Hazel Garland: Female trailblazer

When she accepted the position of associate editor of the magazine section little did she know that this would be the first of many doors she would open for women at the Pittsburgh Courier.

Hazel Garland joined the Courier staff in 1943 as the women and society writer for the city edition, allowing Toki S. Johnson to spend more time on the national side. But as the years passed Garland not only worked on the city side of the desk but began to take on more and more national assignments as well as entertainment, to the point where she was promoted to become the first female editor for the paper as she became the associate editor of the magazine section in the early 1950s. The exact year is not known.


Even though Johnson remained the principle women and society writer through the 1950s and ’60s Garland demonstrated much more diversity as she covered a larger array of events during the ’50s and ’60s to the point that new General Manager Carl Morris had no hesitation in naming her the Courier’s first female city editor in the early ’70s with the full support of new owner John Sengstacke. Even though her background was in society and entertainment she had a complete feel of the pulse of the Black community.

“I’ve always been proud of Black people and the many things we have accomplished despite the massive obstacles placed in our way,” Garland said. “I covered good news for years. But it was news none the less. It was what Black people felt was important to them. These are successful people who had the same obstacles placed in their way as others, but instead of complaining, or finding excuses they went out and did something about it. They didn’t allow racism and prejudice to hold them back; they fought the odds and won. But they continued to give back. Most of the society things I covered are generally not only to have a good time but to raise money to help others less fortunate Negroes go to college.”

Sengstacke had so much confidence in her work that he promoted her to editor-in-chief in 1975 which meant she had final say in all editorial matters containing to the paper.

“I have supreme confidence in Hazel (Garland), and believe that she will continue to do a great job as editor-in-chief as she did as city editor,” Sengstacke said in announcing the promotion. “She has proven herself over the many years of dedication to the Courier and the Negro cause. She will be a guiding force in leading this paper to bigger and better things in the future.”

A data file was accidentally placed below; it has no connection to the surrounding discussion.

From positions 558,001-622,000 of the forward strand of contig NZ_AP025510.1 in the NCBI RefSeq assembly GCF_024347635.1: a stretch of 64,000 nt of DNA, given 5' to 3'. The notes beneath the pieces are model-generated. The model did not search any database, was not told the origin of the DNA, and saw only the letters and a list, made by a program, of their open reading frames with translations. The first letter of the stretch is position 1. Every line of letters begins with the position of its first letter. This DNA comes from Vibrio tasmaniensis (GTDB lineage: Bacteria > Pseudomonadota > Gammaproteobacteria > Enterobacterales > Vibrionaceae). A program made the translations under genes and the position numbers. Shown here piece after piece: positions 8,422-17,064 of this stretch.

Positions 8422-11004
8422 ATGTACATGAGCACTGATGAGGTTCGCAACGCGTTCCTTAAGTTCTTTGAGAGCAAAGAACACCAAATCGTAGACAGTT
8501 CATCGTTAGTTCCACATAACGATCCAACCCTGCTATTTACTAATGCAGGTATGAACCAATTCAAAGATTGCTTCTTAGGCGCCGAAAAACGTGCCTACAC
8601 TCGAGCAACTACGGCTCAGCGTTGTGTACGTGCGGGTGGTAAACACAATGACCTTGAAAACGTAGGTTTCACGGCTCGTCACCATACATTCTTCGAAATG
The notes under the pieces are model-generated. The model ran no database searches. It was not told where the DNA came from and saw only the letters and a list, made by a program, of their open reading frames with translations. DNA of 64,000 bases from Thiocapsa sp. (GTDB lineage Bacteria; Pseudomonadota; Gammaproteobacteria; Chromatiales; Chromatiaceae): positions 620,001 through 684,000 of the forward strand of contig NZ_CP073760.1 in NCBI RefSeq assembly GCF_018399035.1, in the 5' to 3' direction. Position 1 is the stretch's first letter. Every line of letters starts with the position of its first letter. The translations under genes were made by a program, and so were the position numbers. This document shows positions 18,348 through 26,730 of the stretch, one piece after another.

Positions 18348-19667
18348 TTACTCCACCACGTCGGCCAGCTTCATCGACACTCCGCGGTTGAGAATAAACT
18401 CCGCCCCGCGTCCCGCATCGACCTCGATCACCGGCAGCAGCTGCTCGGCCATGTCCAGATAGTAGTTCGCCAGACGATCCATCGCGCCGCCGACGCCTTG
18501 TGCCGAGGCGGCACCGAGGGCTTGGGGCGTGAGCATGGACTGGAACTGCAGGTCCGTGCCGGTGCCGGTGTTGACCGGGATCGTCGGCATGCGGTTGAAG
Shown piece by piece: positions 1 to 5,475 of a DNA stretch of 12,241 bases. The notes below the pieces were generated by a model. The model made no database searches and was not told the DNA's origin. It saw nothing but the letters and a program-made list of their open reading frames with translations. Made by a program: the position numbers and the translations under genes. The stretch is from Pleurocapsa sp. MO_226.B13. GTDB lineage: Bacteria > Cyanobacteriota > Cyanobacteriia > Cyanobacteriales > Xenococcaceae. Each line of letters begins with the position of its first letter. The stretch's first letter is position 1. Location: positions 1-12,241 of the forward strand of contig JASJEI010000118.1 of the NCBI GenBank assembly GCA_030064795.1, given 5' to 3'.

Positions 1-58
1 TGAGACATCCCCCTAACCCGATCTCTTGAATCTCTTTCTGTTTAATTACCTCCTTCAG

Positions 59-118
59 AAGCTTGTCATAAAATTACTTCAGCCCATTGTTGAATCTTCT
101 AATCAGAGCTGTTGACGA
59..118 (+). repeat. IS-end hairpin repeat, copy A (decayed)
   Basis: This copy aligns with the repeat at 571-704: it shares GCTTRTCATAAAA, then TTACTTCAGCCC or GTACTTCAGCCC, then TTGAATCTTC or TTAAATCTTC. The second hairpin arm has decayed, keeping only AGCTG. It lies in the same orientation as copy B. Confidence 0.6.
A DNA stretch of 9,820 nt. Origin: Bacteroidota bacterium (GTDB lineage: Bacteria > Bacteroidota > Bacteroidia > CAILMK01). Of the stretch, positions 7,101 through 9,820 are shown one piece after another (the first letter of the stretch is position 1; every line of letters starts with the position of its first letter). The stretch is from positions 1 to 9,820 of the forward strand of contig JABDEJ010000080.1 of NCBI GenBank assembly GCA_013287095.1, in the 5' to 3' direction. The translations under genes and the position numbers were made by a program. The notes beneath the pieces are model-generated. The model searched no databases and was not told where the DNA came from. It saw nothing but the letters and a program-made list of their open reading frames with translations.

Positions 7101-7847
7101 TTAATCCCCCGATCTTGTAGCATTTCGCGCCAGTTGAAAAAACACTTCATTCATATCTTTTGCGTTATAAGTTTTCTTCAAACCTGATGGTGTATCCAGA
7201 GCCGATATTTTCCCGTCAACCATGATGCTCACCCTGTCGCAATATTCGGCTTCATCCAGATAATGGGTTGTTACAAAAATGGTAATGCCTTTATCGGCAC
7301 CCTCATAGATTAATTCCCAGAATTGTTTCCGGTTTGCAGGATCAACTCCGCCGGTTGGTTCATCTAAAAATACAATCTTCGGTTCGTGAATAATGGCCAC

Garland said that she never really thought of titles, positions or anything else while rising through the Courier. “I just wanted to do the best job I could,” she said. “I just wanted to follow in the giant footsteps laid down before me by some of the greatest newspapermen in the history of journalism. I’ve always felt that Negroes deserve the best effort we can give them and this I’ve always done. Just like others motivated, helped and assisted me, I’ve tried to do the same with other, especially all the young people coming through the doors at the Courier. I want to give back all the vast knowledge shared with me, by some very, very great people.”

Even though she retired in 1977, because of her health, she continued to write her two columns Video Vignettes and the extremely popular Things To Talk About.  He gave her the title of assistant to the publisher, where she served as a consultant to Sengstacke through the mid 1980s. She died in 1988, at the age of 75.

Frank Bolden, long time Courier writer and news editor stated “without her the Courier would have folded during that period when Sengstacke came in. Under her it became a better prepared product. She didn’t appreciate making mediocrity respectable. Hazel was one of two top women in journalism, the other being Ethel Payne of the Chicago Defender.”

There were other women in high profile positions with the Courier before her such as Jesse Vann, who took over the ownership of the Courier after her husband’s death in 1940, to serve as president and treasurer; and Daisy Lampkin who was the vice president for most of those years, but neither of these women despite their titles had much to do with the daily operations of the Courier, especially on the editorial side. And there were many major female contributors to the Courier such as Willa Mae Rice in religion, Evelyn Cunningham who reported news, entertainment and society news out of New York City, and Toki Johnson who was an extremely famous social writer, but Garland went where none of the others went. She was second to Magazine Section Editor George F. Brown for a number of years. Not only writing but was a key part of the layout and design of this before its time magazine. She helped decide what would go in it and how it would be illustrated, which is why Sengstacke had no hesitation in promoting her to the city editor and editor slots.

Garland devoted her life to the Courier and what it stood for. “I will always love the Courier, and the people who made it what it was and is,” she said. “We tell the stories. We tell the stories of the people. We told the stories of Colored people, we told the stories of Negroes, we told the stories of Black people and now we tell the stories of African-Americans. Does it really matter, sports, social, entertainment, or political. They are all our stories, and if we don’t tell it, who will?”



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